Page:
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June 18, 2012 | By Matt Pearce
It turns out America still makes something. That would be: hipsters. And the numbers say the world can't get enough of 'em. According to Google search data examined by the Los Angeles Times, global searches for “hipster” and “hipster”-related topics are soaring toward an all-time high in 2012. Worldwide, searches have tripled in the last three years with no signs of slowing. This despite the fact that barely anybody knows what a “hipster” is. Hipsters started out as a mostly white, mostly urban, mostly obscure-music-listening, vintage-clothes-wearing youth subculture.
May 12, 2006 | From Times Wire Services
Luba Kadison, 99, a leading actress in Yiddish theater during its heyday on New York's Lower East Side, died May 4 at her home in Manhattan, said Caraid O'Brien, a Yiddish theater scholar and friend of Kadison. The Lithuanian-born Kadison was the last surviving member of the Vilna Troupe, an influential company founded in Europe during World War I. She was part of a second golden age of Yiddish theater that saw serious and satirical plays challenge the dominance of popular musicals.
January 7, 2014 | By Robert Lloyd, Los Angeles Times Television Critic
Debuting Tuesday as part of the PBS series "American Experience," "The Poisoner's Handbook" offers a fascinating look back at how the chemical age changed police work. Based on Deborah Blum's 2010 book "The Poisoner's Handbook: Murder and the Birth of Forensic Medicine in Jazz Age New York," it is divided into toxin-specific "chapters," (cyanide, arsenic, carbon monoxide, lead, radium, denatured alcohol and so on), but there is nothing particularly instructional about it. A certain sort of viewer might get ideas, of course, but should he watch to the end he will learn that poisoning is a hard crime to get away with anymore.
December 9, 2011 | Hector Tobar
Bill Phillips' name doesn't often show up in histories of L.A.'s Eastside. But he, as much as anyone, helped foster its cultural renaissance. From a storefront on the old Brooklyn Avenue, he sold guitars, violins and assorted other instruments, giving out free lessons on just about anything that could make music. He stocked a cabinet with saxophone reeds and rented out amplifiers that boomed at many a backyard party and social-hall concert. Phillips' customers, in turn, provided the soundtrack to the social and cultural transformations that defined the Eastside in the 1960s, '70s and beyond.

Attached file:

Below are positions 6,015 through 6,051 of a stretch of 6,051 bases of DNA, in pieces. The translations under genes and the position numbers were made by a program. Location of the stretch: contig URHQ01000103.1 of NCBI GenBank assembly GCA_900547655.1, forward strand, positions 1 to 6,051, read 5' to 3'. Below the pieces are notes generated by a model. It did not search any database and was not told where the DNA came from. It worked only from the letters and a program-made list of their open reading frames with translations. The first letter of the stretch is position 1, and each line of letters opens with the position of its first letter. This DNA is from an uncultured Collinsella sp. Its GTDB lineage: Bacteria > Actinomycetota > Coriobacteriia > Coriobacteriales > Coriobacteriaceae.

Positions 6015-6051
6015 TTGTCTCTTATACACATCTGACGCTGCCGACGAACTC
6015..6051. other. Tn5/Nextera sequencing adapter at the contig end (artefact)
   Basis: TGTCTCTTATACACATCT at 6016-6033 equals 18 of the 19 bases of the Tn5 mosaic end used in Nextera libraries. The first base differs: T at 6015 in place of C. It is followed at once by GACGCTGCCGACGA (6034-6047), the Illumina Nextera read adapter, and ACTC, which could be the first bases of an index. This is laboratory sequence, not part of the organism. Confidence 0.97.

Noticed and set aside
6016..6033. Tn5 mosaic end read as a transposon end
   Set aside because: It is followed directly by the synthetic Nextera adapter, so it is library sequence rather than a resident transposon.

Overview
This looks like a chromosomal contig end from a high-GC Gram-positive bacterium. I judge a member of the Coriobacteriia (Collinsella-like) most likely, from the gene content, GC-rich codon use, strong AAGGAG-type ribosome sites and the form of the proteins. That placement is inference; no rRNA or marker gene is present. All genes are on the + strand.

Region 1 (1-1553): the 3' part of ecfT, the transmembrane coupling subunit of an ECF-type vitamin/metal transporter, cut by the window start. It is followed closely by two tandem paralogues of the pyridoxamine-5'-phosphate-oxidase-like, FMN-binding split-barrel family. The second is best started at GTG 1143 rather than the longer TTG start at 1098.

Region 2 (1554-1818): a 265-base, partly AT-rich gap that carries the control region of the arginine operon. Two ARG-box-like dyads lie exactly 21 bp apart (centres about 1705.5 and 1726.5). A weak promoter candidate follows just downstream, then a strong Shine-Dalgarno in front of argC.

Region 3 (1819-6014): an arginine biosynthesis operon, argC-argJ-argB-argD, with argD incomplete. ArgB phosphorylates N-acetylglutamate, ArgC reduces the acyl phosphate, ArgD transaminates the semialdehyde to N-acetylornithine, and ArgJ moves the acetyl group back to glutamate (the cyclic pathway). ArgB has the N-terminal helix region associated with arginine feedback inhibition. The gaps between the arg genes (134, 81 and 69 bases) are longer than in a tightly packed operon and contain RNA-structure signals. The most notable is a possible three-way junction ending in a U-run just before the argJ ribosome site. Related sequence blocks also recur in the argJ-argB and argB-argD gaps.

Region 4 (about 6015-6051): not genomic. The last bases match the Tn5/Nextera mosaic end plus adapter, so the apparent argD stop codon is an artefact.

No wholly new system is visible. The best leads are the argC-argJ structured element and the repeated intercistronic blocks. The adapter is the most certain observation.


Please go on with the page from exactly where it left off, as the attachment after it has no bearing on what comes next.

They went to pay tribute to the raspy-voiced comedian who made cigars and one-liners his trademark. They reminisced about the passing of a show business legend, a bespectacled funnyman who rode his schtick from vaudeville to Hollywood. But even as they mourned, the humor of George Burns continued to play the crowd in perhaps the most fitting tribute of all. "As the years advanced, I would discuss his possible retirement. He would say, 'Retire?
In the 1987 China Girl (KCOP, Tuesday at 8 p.m.), director Abel Ferrara has created one of his potent ultra-violent, ultra-stylish Manhattan street fables. This time, it's a Romeo (Richard Panebianco) and Juliet (Sari Chang) tale set in the Lower East Side's cheek-by-jowl Little Italy and Chinatown. Not for youngsters. As if New York didn't already have enough to contend with, C.H.U.D. (KCAL, Saturday at 8 p.m.
October 3, 1989 | From Times Wire Services
Former world middleweight champion Rocky Graziano was reported in stable condition today and resting comfortably in Lenox Hill Hospital after collapsing at his home. Graziano, 68, was taken to the hospital Sunday after he "went limp all over," his daughter, Audrey Weisman, said. "It doesn't look good," Weisman said. "He collapsed totally--physically and mentally." Weisman said her father went to the hospital last week for a checkup and "came home the next day worse than he's ever been."
November 6, 2003 | From Staff and Wire Reports
Herbert Muschel, 85, founder of PR Newswire, which distributes press releases to news organizations, died of undisclosed causes Saturday in a Manhattan hospital. Muschel launched his pioneer commercial news wire service in 1954, distributing corporate financial news and features at a time when the Federal Communications Commission allowed only AT&T and Western Union to send printed messages to third parties.
July 15, 1990 | CHARLES SOLOMON
Gary Indiana's dark, wordy tale of sexual obsession captures the propulsive rhythms of its New York City setting--the frantic energy, the ongoing battle to remain in the vanguard of taste, the conversations that consist of self-involved rushes of words. The unnamed narrator, a hip arts writer, becomes so fixated with the handsome, erratic Gregory Burgess that everything else ceases to exist for him.
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